By Frank Sabatini Jr. | Restaurant Review
Years before the 2010 release of his first cookbook, “From Terra’s Table,” which focuses on the agricultural bounties of Southern California, local chef-restaurateur Jeff Rossman was already fortifying his menu with staples from those supply lines.
That was back in the late ’90s, when he opened Terra in the Hillcrest area of San Diego. It was also when the term “farm-to-table” was something you were more apt to hear uttered by the elites of Napa Valley’s restaurant industry rather than by those in our local food circles.
Rossman had a good, long run in Hillcrest until escalating rent and limited customer parking sent him packing to the La Mesa border on El Cajon Boulevard. He re-launched the business as Terra American Bistro in 2011, and was able to match his seasonal-driven cuisine to a barn-red structure with an old tractor out front overseeing its 16-slot parking lot.
The farmhouse theme extends to earthy accents inside, such as a large table made of metal pipes and reclaimed wood, and rows of mason jars forming a chandelier right above it.
Rossman changes the menu at least four times a year based on what’s in peak season. A recent addition is the James Beard Foundation blended burger, a rather complex creation comprising 75 percent Brandt beef, and 25 percent minced mushrooms from Mountain Meadow in North County.
Peanut butter, soy sauce, garlic, candied jalapeno and yuzu aoili enter into the recipe as well for what Rossman hopes might snag top honors in the foundation’s national blended-burger contest.
Not for minimalists, it tasted tangy, sweet, spicy and earthy all at the same time, an ingenious combo of ingredients that might initially scare people off when seeing them listed on paper. But it shouldn’t. The burger is served with fresh ginger coleslaw, snappy fries and eloquently spiced house-made ketchup.
(Customers have until July 31 to cast their vote at jamesbeard.org/blendedburgerproject/vote, which will ultimately send five winners to New York City to cook their burgers at the historic James Beard House.)
Rossman’s menu is big, perhaps too ambitious for those expecting straightforward “American bistro” fare. In that respect, he nails down pot roast braised in Karl Strauss Amber Lager; center-cut pork chops; and tempting house-made pastrami that lands between rye bread with mustard. Based on past visits, he also does wonders with mac ‘n’ cheese, currently available with Gorgonzola sauce and a breaded Buffalo-style chicken breast perched on top.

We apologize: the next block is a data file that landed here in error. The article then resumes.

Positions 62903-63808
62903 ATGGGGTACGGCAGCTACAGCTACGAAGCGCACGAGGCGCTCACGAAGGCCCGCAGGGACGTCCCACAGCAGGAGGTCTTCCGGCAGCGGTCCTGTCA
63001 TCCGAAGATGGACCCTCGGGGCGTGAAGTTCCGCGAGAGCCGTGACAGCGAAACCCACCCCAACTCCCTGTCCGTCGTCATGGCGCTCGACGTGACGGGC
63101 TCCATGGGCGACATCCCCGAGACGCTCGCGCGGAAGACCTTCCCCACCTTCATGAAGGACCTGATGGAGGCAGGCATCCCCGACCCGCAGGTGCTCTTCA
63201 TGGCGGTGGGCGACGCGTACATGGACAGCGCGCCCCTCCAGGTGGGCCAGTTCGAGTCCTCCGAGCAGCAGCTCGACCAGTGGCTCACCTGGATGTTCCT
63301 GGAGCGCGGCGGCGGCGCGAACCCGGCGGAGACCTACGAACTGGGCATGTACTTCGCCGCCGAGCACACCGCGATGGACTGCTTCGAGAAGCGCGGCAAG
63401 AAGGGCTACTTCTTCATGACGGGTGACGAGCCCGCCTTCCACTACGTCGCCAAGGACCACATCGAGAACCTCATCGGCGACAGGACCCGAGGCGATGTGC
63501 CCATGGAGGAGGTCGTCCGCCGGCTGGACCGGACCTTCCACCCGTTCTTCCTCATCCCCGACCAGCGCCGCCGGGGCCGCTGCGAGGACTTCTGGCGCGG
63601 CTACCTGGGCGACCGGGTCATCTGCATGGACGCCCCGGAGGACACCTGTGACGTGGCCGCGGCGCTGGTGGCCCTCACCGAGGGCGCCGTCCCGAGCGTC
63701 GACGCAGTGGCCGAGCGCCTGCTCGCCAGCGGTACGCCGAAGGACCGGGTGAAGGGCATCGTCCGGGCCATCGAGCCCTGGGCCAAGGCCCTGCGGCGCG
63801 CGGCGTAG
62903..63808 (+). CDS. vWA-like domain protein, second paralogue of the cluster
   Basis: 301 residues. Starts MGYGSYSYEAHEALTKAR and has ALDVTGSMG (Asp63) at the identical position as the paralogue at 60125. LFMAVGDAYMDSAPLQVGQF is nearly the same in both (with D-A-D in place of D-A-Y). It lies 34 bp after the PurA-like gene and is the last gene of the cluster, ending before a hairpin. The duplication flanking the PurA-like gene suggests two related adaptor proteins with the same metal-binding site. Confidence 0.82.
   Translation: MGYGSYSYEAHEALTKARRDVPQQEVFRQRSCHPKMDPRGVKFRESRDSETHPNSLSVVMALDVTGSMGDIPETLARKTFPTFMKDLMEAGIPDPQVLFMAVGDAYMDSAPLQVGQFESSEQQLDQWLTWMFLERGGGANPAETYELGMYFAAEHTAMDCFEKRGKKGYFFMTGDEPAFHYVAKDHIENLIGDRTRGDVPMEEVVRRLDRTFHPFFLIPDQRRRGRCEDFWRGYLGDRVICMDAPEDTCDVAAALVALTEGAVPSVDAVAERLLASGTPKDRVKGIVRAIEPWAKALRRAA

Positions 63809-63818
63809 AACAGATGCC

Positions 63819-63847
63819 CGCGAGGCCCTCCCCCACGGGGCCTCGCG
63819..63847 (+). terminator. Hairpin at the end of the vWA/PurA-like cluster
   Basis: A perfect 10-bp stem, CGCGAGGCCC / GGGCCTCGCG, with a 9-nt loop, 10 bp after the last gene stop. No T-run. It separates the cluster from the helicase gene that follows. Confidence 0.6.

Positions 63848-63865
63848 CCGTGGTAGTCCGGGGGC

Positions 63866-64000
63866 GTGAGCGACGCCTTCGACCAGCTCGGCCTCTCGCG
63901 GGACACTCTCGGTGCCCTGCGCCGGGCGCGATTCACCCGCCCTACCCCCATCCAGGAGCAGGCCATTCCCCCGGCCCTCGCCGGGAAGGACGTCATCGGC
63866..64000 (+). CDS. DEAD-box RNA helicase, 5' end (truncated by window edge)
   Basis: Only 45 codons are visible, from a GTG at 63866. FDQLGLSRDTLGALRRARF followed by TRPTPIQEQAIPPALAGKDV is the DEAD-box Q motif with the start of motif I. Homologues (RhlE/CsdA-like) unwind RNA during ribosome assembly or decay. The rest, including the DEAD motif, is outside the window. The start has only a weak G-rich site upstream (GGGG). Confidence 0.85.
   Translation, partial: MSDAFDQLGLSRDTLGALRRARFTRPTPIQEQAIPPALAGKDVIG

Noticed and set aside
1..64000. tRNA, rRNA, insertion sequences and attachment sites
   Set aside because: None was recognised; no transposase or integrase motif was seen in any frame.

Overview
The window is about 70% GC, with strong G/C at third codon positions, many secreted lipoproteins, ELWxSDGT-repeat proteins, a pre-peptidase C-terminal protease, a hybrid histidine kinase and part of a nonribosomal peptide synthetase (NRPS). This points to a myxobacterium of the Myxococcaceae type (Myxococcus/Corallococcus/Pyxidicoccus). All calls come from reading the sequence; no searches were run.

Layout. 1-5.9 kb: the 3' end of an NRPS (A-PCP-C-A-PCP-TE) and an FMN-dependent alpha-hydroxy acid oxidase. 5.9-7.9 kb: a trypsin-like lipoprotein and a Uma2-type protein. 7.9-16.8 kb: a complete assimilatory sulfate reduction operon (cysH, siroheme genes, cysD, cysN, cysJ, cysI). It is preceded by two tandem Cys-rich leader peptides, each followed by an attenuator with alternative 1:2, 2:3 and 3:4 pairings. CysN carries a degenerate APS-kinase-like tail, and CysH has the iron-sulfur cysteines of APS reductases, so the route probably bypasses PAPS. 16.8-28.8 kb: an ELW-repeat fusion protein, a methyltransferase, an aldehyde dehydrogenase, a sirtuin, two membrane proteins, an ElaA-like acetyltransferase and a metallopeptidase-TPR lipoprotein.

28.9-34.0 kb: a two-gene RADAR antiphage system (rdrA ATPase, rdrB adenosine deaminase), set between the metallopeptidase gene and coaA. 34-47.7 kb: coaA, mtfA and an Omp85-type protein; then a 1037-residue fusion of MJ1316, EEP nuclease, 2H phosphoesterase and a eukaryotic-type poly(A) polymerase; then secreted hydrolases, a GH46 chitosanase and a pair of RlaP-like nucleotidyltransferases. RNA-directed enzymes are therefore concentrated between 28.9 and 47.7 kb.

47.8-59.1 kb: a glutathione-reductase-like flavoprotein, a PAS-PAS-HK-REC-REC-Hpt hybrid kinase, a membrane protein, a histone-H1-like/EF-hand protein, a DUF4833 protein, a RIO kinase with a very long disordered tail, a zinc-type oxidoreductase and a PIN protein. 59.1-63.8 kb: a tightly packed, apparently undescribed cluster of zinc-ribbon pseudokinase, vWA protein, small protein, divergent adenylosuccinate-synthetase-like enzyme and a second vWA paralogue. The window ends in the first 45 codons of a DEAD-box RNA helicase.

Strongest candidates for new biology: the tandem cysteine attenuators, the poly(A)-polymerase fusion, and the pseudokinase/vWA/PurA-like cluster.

Or on Thursdays (through mid-September), he adheres to a decades-old tradition of “BBQ night,” when you pick from a rotating selection of three proteins and wolf it down with two sides. The cost is $16.95. (His St. Louis-style smoked ribs I recall from several years ago are stellar.)
On a recent non-BBQ visit with a friend, we started with a pleasing mixed-green salad featuring local lettuces strewn with dried cranberries, candied pecans and crumbles of creamy Gorgonzola — not so unusual except for the sprightly lime vinaigrette that tied everything together.
Of his house-made pot stickers, they tasted like how I always wish pot stickers would taste when ordering them in other restaurants. Their supple casings enveloped coarsely ground chicken and bold measures of grated ginger. We devoured them in minutes.
A pair of Maryland-style crab cakes vanished quickly as well due to their small size. In the absence of binders, which is a good thing, I’d vote to see these plops of sweet, shredded sea meat piled into dainty tulip glasses — along with the appealing remoulade — and served instead as crab cocktail.
Other starters include a pulled pork quesadilla, fried shishito peppers, mussels in white wine, and tequila shrimp draped in poblano chili cream, which turned up far milder than we expected.
The adobo roasted half chicken entree we also ordered leaned more toward Mexico than the Philippines. The vinegar inherent to adobo recipes was absent, but cilantro crema drizzled over the bird and firm, smoky black beans alongside took the dish south of the border — not to mention back to the kitchen for a fast re-char to address an under-cooked area between the bird’s breast and thigh sections.
The bistro offers a chic cocktail program using house-infused liquors. Among the crafty concoctions is the “farm fresh” made in part with orange gin and kumquat syrup. There’s also a “barnyard mule” with vodka, lemongrass syrup and ginger beer; and the “Terra newly fashioned” featuring sage bourbon, bitters and brandied cherries.
We didn’t save room for dessert, but it was nice to see Rossman’s signature chocolate cigar still available after all these years. Served in a heavy-glass ashtray, it’s a glorious stick of chocolate ganache wrapped in phyllo dough, and with its front end resting in a pond of whipped cream.
Rossman, who also authored “BYOB (Build Your Own Burger),” will celebrate Terra’s 20th anniversary throughout the month of August. Customers can indulge in three courses for $19.98, which corresponds numerically to the year he launched the business.
— Frank Sabatini Jr. is the author of “Secret San Diego” (ECW Press), and began his local writing career more than two decades ago as a staffer for the former San Diego Tribune. Reach him at email@example.com.Tags: “From Terra’s Table, ”, Farm - to - table traiblazer, Frank Sabatini, Frank Sabatini Jr., La Mesa, La Mesa Courier